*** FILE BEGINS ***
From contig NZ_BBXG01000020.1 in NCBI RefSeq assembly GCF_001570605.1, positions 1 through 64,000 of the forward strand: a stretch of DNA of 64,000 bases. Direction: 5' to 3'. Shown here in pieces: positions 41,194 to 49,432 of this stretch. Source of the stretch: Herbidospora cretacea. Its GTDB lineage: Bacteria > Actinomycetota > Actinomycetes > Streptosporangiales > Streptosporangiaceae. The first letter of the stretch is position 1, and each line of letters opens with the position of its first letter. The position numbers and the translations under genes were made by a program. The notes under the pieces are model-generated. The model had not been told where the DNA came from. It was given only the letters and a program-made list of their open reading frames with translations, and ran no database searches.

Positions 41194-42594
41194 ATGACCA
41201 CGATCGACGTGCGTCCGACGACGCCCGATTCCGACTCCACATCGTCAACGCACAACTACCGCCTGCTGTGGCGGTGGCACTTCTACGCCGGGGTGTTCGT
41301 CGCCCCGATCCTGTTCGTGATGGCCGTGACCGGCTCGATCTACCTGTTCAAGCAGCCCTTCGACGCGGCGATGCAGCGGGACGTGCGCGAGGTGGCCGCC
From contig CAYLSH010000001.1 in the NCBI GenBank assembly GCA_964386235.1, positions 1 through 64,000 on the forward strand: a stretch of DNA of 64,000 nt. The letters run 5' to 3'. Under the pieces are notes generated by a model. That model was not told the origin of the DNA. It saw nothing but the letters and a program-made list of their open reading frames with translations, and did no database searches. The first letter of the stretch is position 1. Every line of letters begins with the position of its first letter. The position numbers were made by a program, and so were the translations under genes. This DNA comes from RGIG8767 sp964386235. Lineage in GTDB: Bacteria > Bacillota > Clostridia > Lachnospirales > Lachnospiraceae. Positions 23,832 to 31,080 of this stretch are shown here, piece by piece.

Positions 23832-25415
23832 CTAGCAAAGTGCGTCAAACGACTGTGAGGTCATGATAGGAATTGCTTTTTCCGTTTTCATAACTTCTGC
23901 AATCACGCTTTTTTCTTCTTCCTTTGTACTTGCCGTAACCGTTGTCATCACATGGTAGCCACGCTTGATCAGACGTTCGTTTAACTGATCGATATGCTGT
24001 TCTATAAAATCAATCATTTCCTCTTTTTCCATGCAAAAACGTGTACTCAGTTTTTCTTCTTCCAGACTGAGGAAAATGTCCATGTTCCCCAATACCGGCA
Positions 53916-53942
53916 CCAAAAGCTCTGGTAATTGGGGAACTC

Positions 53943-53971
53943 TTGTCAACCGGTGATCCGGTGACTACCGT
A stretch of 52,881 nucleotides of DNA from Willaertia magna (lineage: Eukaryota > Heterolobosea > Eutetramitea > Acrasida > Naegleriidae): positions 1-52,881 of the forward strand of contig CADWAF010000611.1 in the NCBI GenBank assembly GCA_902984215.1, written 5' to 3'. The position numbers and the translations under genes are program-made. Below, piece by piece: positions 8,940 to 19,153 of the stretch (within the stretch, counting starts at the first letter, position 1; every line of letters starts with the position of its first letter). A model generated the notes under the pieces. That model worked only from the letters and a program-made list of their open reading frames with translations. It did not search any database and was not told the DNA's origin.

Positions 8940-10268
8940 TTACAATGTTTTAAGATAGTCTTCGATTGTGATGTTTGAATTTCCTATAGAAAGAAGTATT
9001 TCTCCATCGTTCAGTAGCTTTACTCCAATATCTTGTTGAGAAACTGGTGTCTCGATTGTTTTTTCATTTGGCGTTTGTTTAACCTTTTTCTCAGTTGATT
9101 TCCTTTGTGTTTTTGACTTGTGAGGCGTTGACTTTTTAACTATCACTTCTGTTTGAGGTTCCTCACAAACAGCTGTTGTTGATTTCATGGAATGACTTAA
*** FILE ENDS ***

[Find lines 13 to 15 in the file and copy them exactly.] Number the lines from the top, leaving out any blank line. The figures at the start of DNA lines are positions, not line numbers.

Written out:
Positions 53943-53971
53943 TTGTCAACCGGTGATCCGGTGACTACCGT
A stretch of 52,881 nucleotides of DNA from Willaertia magna (lineage: Eukaryota > Heterolobosea > Eutetramitea > Acrasida > Naegleriidae): positions 1-52,881 of the forward strand of contig CADWAF010000611.1 in the NCBI GenBank assembly GCA_902984215.1, written 5' to 3'. The position numbers and the translations under genes are program-made. Below, piece by piece: positions 8,940 to 19,153 of the stretch (within the stretch, counting starts at the first letter, position 1; every line of letters starts with the position of its first letter). A model generated the notes under the pieces. That model worked only from the letters and a program-made list of their open reading frames with translations. It did not search any database and was not told the DNA's origin.